The year was 1995 and I had finally met The One. We worked together at the local newspaper and had been friends before falling for each other. It was our first Christmas as a couple, so we didn’t have any decorations in our cute little townhouse. We bought a few ornaments from the drugstore and hung them on the fake house plant that he had brought into our relationship. (When we got engaged a year later, the plastic plant magically disappeared. As did his ugly blue couch.)
Instead of buying gifts for each other, we decided to increase our paltry assortment of decorations. We’d both get the other an ornament representing something significant from that year. It would be a fun surprise on Christmas day.
I scoured the mall for the perfect ornament. That year, he worked double duty as both an assistant editor and columnist, putting in long hours every day. It was a good thing we worked in the same office because that’s where we both spent most of our time.
At a kiosk that sold personalized ornaments, I found what I was looking for: a bear typing at his computer. I had my beloved’s name painted on it.
His gift to me: A miniature old-school newspaper box which, when you pushed it, would pop out a tiny mouse holding a newspaper.
On Christmas morning, we laughed about the fact both of our ornaments reflected our work-centric lives.
One year later, we were engaged to be married and made the decision to move from Delaware to Florida. We moved the day after Christmas, but still exchanged ornaments. He got me a delicate wire ‘Delaware’ state ornament. I got him a wooden yellow sun, to represent our life ahead in the Sunshine state.
And so it was established, the one — and only — tradition we have kept in our nearly 22 years of marriage. While I still have an aversion to fake house plants, I do love a good fake Christmas tree. I put up three in our house every December, and one is 9 feet tall and filled with the ornaments that we have exchanged. I call it our memories tree.
Each year when we decorate it, they come flooding back.
In 1998, we found out a few weeks before Christmas that we were expecting our first child. He gave me a beautiful glass ornament that said “Curiosity Shop.” Under the windows, he wrote: “Boy? Girl? Twins?” We had a girl nine months later. My ornament next Christmas was a minivan that said, “Future soccer mom.” (Our girl did become a soccer player, and I drove many a soccer carpool! How prescient was that?)
All of our life transitions, travels and even some trials hang on that tree. Our first house is represented by a sweet little house ornament with the numbers 444 (our house number) over the door. The year we visited friends in France is remembered with a bear with a chef hat drinking wine. In fact, the year I started a new job — this job — is reflected by a computer with the old-school “TODAY Moms” logo, the predecessor to TODAY Parents.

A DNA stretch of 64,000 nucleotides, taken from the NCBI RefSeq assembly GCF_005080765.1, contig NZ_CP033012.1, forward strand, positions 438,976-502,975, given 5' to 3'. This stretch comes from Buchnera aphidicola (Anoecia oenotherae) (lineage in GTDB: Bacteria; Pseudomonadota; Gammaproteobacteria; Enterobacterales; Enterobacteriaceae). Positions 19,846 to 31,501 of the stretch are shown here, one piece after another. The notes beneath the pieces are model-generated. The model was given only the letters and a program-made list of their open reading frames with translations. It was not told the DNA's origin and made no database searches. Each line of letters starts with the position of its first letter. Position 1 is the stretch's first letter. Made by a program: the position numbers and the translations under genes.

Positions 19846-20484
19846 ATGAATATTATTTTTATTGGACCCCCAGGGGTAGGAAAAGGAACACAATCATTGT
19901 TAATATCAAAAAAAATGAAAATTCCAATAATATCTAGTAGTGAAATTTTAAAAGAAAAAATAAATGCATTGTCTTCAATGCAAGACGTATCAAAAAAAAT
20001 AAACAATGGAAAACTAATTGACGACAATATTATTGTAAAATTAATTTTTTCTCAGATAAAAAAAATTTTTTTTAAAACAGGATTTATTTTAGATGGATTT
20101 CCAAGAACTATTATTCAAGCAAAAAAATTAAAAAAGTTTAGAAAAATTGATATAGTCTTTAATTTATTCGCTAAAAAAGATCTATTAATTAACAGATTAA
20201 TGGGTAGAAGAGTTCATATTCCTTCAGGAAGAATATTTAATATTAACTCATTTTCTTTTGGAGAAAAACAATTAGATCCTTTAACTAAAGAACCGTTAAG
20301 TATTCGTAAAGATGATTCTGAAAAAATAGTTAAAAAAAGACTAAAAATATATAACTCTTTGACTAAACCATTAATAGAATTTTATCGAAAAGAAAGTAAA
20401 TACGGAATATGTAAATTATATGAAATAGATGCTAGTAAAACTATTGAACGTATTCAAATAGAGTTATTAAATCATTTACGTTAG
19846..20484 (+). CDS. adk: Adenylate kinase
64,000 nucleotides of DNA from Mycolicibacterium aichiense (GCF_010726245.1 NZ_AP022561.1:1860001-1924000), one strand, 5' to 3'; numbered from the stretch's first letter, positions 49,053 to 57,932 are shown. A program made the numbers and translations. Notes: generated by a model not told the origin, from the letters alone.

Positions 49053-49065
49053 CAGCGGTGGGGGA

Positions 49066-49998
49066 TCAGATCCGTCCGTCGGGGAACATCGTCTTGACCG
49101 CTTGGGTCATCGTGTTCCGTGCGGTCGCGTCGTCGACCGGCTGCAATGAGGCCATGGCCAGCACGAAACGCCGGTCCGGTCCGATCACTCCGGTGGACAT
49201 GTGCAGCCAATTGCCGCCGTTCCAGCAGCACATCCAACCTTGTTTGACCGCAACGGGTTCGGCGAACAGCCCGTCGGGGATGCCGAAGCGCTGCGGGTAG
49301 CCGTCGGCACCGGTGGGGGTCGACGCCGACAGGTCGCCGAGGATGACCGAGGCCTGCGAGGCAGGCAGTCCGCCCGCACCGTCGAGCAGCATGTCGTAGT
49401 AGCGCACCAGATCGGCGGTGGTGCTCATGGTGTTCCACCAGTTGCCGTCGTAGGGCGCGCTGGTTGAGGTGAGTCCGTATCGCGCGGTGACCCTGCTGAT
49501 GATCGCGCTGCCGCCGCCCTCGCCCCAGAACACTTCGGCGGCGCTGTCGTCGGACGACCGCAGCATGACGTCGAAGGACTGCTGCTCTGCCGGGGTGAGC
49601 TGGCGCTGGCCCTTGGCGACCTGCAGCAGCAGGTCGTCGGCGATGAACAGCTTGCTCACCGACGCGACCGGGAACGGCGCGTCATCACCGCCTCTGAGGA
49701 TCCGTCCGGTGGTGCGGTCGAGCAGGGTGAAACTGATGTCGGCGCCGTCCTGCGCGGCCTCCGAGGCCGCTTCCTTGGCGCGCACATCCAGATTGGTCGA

There are years we gave each other the same ornament. Which means there are two statues of liberty on the tree and two Big Ben ornaments, memories of trips to New York and London.
There are memories of the sports our kids played. “An undefeated Scorpions season,” says the back of a baseball glove, a reminder of one of my son’s little league teams that my husband coached.
There are memories of moments that were scary at the time, but funny in retrospect. One summer on vacation, we got caught in a bad current while tubing down a river. The ornament: a canoe (I couldn't find an inner tube!) with the words, “Near-death experience on the Wenatchee River” written on the bottom. This year when hanging it, I noticed both paddles on the canoe had broken off. How appropriate.
Our kids, ages 20 and 17, give us both ideas about what we should get to surprise the other. And I hope it’s a tradition they will continue when they have families of their own.
Every year after New Year’s Day when I pack up our tree, I tell myself to catalog the ornaments by year and memory… because as time goes on, ornaments are broken, memories fade. I haven’t done it yet, but I will.
That first ornament I gave my husband, the one of the worker bear sitting at a computer, is still there, though his name is almost peeled off. He’s a boss now, still as hard-working as ever. That ornament might be my favorite, a memory of one of the best decisions I ever made.